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to them, but seldom used by us,-expressions and phrases which may be very generally accounted for, by a careful consideration either of the prevailing errors of their day, which they laboured to subvert, or of the truths which they were solicitous to establish.

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Sect. IV.

Quotations from the Fathers that are Unscriptural both

in Language and Sentiment.

NASIUS,

1. Remarks on the Christian Fathers as Teachers. § 2. Quotations respecting Man as the cause and preserver of his own goodness, from IREN ÆUS. $3. From Origen. $ 4. From ATA4

s 5, 6. From CHRYSOSTOM. § 7. From CLEMENT of Alexandria. $8. On the cause of difference and variety in

creatures, from ORIGEN. $9. On Free-Will ceasing with this life, from HILARY. 10. On redemption, from Hilary. s 11. On the permission of good, from JEROME. § 12-14. Ou God being good not of necessity, from JEROME.

15. On Free-Will being weakened by grace, from JEROME. $ 16, 17. On no one being born without Christ, from JEROME. $ 18, 19. On a middle life and a middle sentence, from JEROME. $20--25. On the doctrine of Election, from JerOME. § 26–28.-On Baptism conferring grace, from CHRYSOSTOM.

29. On graces given having no crowns, from CHRYSOSTOM. $ 30-33. On grace not preventing our choice, from CHRYSOSTOM and

THEODORET.

$1. The Christian Fathers did not propose themselves to the church of Christ as infallible teachers; in this respect, they occupied the same rank with Christian ministers in subsequent ages, those of the present day not excepted. They professed only to explain the sacred oracles, and their explanations have no claim of exemption from being brought to the test of liberal criticism and sound principles. There was a time, indeed, when the ipse dixit of a canonized

Father, in the church, went as far in deciding a point of controversy, as an appeal to any sentence of the Stagyrite went to set at rest a knotty point of debate in the Aristotelian school. But by consistent Protestants those days are viewed with an eye of pity, as days of darkness and superstition. What is truly scriptural, devotional, and rational, we should thankfully receive and improve; but what we may find in them of an opposite character, is by no means to be imposed upon us under the patronage of sainted or pompous titles, or by the argumentum ad verecundiam. Many of them were learned and pious, faithful and zealous; and these are our helpers, though not our masters. But many of them (and occasionally the very best) were fanciful rather than judicious interpreters of scripture; and in such instances therefore are not our guides to truth, but are rather beacons to warn us of our danger. To examine their defects is not a pleasant task; but the Bishop of Lincoln, by giving them so much publicity, has rendered some notice of them unavoidable; in a professed examination of his work.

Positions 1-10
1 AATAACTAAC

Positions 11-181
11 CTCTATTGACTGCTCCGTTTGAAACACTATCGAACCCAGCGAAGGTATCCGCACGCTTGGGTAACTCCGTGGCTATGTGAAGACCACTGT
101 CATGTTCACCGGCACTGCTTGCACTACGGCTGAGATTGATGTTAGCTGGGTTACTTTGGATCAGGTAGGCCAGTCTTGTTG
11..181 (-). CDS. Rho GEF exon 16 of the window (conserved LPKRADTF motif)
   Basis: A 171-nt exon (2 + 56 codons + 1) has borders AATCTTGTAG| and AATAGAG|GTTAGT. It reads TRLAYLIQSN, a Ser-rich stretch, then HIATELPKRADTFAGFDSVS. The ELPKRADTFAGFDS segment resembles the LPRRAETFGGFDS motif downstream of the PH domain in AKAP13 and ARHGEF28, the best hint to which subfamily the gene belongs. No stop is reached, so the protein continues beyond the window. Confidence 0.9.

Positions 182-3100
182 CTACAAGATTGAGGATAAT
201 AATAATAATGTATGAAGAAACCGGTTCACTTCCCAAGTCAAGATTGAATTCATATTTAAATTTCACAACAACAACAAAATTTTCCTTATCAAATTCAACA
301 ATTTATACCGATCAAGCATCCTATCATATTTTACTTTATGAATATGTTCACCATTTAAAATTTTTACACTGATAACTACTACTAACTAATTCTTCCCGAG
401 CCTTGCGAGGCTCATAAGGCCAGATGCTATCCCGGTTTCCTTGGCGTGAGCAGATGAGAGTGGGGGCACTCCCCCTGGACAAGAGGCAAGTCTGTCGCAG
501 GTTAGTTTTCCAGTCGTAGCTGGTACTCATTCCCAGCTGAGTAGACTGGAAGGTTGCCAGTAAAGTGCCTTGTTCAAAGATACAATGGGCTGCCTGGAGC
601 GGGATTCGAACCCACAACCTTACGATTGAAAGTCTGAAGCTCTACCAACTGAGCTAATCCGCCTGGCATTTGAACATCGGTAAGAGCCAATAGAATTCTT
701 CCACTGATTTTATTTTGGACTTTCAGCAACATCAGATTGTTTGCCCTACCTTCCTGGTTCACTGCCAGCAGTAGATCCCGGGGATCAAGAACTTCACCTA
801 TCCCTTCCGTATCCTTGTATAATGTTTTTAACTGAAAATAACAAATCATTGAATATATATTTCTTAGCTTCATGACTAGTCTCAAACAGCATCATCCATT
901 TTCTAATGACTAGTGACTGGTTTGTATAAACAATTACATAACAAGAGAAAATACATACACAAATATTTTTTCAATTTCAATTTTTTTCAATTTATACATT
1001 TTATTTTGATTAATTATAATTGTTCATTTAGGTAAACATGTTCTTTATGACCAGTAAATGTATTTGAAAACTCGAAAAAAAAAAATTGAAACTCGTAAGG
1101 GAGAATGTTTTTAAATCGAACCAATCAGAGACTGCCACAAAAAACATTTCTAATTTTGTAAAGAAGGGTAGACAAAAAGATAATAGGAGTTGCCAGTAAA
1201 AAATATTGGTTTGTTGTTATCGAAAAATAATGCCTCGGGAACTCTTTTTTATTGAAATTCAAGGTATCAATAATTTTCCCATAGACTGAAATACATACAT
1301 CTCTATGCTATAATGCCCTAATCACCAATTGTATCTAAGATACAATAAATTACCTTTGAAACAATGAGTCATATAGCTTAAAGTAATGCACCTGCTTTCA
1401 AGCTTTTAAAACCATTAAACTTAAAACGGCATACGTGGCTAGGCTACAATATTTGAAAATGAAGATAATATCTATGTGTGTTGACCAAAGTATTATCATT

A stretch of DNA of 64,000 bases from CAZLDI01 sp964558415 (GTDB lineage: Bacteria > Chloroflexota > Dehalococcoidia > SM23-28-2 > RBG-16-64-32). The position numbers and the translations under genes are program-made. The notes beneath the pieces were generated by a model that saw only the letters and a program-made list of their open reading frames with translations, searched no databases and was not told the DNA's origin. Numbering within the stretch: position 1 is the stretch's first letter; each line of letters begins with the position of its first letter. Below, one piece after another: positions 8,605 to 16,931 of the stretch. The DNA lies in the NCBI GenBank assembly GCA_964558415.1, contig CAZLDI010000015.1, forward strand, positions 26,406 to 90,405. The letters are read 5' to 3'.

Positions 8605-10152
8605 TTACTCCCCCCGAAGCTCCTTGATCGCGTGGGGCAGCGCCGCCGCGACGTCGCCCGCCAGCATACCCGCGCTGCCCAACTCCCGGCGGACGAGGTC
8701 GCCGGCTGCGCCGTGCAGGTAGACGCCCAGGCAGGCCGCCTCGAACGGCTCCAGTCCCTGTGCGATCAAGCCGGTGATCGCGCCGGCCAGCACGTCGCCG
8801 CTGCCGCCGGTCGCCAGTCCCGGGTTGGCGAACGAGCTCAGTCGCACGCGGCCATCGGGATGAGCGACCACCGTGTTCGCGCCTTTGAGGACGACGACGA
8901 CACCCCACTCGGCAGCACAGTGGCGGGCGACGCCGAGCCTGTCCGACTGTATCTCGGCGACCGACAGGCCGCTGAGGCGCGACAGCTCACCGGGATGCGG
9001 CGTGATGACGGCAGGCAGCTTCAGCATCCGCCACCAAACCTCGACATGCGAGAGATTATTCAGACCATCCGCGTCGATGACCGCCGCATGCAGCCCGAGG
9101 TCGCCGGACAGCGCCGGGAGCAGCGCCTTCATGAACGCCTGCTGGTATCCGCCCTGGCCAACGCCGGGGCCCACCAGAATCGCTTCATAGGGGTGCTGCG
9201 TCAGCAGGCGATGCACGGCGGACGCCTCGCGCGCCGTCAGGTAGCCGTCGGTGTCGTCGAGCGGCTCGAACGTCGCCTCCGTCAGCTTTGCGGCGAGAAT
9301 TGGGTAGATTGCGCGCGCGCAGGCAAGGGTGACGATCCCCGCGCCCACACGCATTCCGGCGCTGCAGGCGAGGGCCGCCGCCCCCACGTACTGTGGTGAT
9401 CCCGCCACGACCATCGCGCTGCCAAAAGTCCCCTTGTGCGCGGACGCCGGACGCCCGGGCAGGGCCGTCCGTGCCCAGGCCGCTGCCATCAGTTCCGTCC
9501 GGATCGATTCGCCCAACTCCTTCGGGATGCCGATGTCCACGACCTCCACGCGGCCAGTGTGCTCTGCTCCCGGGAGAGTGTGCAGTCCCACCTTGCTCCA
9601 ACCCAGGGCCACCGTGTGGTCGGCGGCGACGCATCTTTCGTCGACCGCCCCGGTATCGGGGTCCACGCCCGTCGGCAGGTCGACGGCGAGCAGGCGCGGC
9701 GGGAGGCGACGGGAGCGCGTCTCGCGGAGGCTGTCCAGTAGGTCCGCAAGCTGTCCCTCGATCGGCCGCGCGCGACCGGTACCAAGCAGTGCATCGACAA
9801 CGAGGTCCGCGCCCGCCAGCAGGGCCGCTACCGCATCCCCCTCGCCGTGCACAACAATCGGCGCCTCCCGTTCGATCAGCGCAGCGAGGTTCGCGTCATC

§ 2. Some of these Fathers, after the most ample allowance made for their circumstances, speak of man as the cause of his own goodness and preservation; in an unjustifiable strain. Thus, for example, IRENÆUS: ““ Bụt man, being

and in confounding free-will with the proper

endowed with reason, and in this respect like 'to God, being made free in his will, and

having power over himself, is himself the cause • that sometimes he becomes wheat, and sometimes chaff"'*

It may be said, he contended against heretical fatalists, who ascribed to every one a fixed and unchangeable nature. Very true; but this is like opposing one heresy by adv. ncing another. Man indeed has free-will, and " is himself the cause” of the sinfulness of his actions, whereby he becomes “ chaff.” But it is not true, that, in like manner, he "is himself the cause” of the goodness of his actions, whereby he becomes “ wheat." The error consists in ascribing opposite effects to the same cause;

cause of moral good or evil. If he meant to convey this idea—that our good and bad actions may be traced to free-will---We grant it; but we cannot admit this as the ultimate “cause" of either, much less of good actions. We allow further, that the immediate cause of our actions, whether good or bad, is in ourselves, as either an efficient or a deficient principle; but then this is very different from saying that man" is himself the cause of his becoming wheat.” The great fallacy consists in making man as mich the cause of his good as of his evil: while the holy scrip

* Refut. p. 302.

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tures very explicitly ascribe all our good to God, and all our evil to ourselves.* The same error is involved in the following sentence, by the same author : 6" But he has placed the power of choice in man, as also in angels, (for angels are endowed with reason,) that those who should obey might justly possess good, * given indeed by God, but preserved by them• selves.”'t We think with the scriptures of truth, that God is our preserver; and that we are “preserved” or “ kept by the power of God through faith unto salvation.” The Lord is our keeper, our shepherd, our strong tower. If it had been said, it is our duty to preserve ourselves from the defilements of sin, to keep ourselves unspotted from the world, and in the love of God, it might be received as a scriptural truth. This, however, is widely different from asserting that the good received by men is “preserved by themselves."

§ 3. It appears to me that the following sentence in Origen is not unexceptionable: ““ But because these vessels of which we speak, are to • be considered as rational, and endowed with 'free-will, every one is made a vessel of honour, or a vessel of dishonour, not by accident or

* See James i. 14-18. 2 Cor. iv, 6--and 1 Cor. iv. 7. + Refut. p. 304.

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